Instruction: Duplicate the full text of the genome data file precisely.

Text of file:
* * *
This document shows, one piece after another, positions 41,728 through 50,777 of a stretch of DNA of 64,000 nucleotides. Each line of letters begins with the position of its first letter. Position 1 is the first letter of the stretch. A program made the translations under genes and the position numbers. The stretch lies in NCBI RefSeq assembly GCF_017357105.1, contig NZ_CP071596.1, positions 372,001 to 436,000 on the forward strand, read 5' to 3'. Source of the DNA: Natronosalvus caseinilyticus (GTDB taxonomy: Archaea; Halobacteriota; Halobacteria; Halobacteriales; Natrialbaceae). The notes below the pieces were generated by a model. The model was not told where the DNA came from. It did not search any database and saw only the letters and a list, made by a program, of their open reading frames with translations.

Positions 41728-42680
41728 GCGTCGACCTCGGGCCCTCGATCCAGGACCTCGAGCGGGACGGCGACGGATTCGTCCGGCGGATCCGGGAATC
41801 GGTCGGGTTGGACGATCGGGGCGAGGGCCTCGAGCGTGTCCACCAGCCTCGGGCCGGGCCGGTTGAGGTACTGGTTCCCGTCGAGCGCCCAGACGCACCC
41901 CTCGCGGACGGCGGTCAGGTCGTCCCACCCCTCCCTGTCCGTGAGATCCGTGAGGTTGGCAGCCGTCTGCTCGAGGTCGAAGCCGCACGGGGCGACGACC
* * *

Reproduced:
This document shows, one piece after another, positions 41,728 through 50,777 of a stretch of DNA of 64,000 nucleotides. Each line of letters begins with the position of its first letter. Position 1 is the first letter of the stretch. A program made the translations under genes and the position numbers. The stretch lies in NCBI RefSeq assembly GCF_017357105.1, contig NZ_CP071596.1, positions 372,001 to 436,000 on the forward strand, read 5' to 3'. Source of the DNA: Natronosalvus caseinilyticus (GTDB taxonomy: Archaea; Halobacteriota; Halobacteria; Halobacteriales; Natrialbaceae). The notes below the pieces were generated by a model. The model was not told where the DNA came from. It did not search any database and saw only the letters and a list, made by a program, of their open reading frames with translations.

Positions 41728-42680
41728 GCGTCGACCTCGGGCCCTCGATCCAGGACCTCGAGCGGGACGGCGACGGATTCGTCCGGCGGATCCGGGAATC
41801 GGTCGGGTTGGACGATCGGGGCGAGGGCCTCGAGCGTGTCCACCAGCCTCGGGCCGGGCCGGTTGAGGTACTGGTTCCCGTCGAGCGCCCAGACGCACCC
41901 CTCGCGGACGGCGGTCAGGTCGTCCCACCCCTCCCTGTCCGTGAGATCCGTGAGGTTGGCAGCCGTCTGCTCGAGGTCGAAGCCGCACGGGGCGACGACC